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More help needed for people with learning disability and dementia

People with learning disability five times more likely to develop dementia

Mark Gould

Tuesday, 24 January 2017

A partnership of voluntary sector organisations has today launched a new report* calling for the needs of people with learning disabilities, who have also developed dementia, to be better addressed.

People with learning disabilities are five times more likely than those in the general population to develop dementia, according to the largest ever study** into the health and care of people with learning disabilities, by NHS Digital, published in December.

In 2010, then Prime Minister David Cameron launched his "challenge on dementia 2020" which sets out a series of commitments that aim to make England the world leader in dementia care, research and awareness. Yet, despite this, the new report says there is a need to improve policy, planning and research in relation to people with learning disabilities and dementia.

The report focuses on how best to support the growing numbers of people with the condition and on how to involve people with learning disability and dementia in research to improve care and treatments. The publication is based on recent work with care providers aiming to improve the quality of life of people with a learning disability and dementia, and the challenges to this goal.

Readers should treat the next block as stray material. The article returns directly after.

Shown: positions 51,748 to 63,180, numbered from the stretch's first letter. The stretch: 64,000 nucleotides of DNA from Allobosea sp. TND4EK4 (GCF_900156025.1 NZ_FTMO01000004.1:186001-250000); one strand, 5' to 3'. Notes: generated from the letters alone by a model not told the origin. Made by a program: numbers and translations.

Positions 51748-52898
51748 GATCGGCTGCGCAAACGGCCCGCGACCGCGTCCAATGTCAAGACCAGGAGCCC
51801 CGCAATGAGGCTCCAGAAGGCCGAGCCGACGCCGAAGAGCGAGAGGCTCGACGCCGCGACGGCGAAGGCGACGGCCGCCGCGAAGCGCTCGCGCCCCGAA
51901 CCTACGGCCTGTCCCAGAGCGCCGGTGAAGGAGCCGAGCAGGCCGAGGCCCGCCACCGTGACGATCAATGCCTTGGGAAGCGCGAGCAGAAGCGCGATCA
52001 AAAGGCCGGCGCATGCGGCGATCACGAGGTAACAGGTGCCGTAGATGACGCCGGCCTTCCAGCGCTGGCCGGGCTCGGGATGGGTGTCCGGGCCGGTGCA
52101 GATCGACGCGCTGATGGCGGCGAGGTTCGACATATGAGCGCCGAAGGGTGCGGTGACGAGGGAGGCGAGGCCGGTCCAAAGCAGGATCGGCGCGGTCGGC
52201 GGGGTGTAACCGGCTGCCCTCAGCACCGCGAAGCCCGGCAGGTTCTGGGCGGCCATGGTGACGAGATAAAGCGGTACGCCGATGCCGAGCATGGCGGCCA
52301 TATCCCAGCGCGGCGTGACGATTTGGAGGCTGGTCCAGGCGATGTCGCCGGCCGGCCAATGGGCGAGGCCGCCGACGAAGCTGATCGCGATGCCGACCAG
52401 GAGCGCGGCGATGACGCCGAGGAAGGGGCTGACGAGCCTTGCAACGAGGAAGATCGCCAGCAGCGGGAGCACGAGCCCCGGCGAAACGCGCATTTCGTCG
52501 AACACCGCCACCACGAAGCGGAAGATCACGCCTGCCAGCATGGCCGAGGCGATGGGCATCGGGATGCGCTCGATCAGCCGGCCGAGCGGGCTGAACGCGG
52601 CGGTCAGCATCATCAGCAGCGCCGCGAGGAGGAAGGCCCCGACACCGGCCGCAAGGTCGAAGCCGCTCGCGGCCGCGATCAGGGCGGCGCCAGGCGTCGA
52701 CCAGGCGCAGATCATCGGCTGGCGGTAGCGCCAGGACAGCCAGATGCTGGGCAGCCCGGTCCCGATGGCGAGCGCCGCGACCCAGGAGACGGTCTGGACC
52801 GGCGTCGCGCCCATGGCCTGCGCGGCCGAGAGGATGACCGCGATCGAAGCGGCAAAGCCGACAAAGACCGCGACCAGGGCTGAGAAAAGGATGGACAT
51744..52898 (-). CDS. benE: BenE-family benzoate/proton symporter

The report has been compiled in partnership with the Voluntary Organisations Disability Group (VODG), Alzheimer’s Society, Foundation for People with Learning Disabilities, MacIntyre and the National Care Forum (NCF).

Alzheimer’s Society chief executive Jeremy Hughes CBE said: “Alzheimer’s Society is pleased to have supported the work of the VODG in developing dementia friendly care and support for people with learning disabilities.

"We know that a timely diagnosis is essential for anyone who has dementia. For people with a learning disability, who are at higher risk of developing dementia at a much younger age, there is an even greater need and services have a responsibility to develop their knowledge and awareness of dementia to ensure they can recognise it, diagnose it and put in place the support and services that people with learning disabilities and their families have a right to expect in order to help them live well.”


* Staying put: developing dementia-friendly care and support for people with a learning disability. Voluntary Organisations Disability Group, 2017

** Health and Care of People with Learning Disabilities: Experimental Statistics: 2014 to 2015. NHS Digital, December 2016

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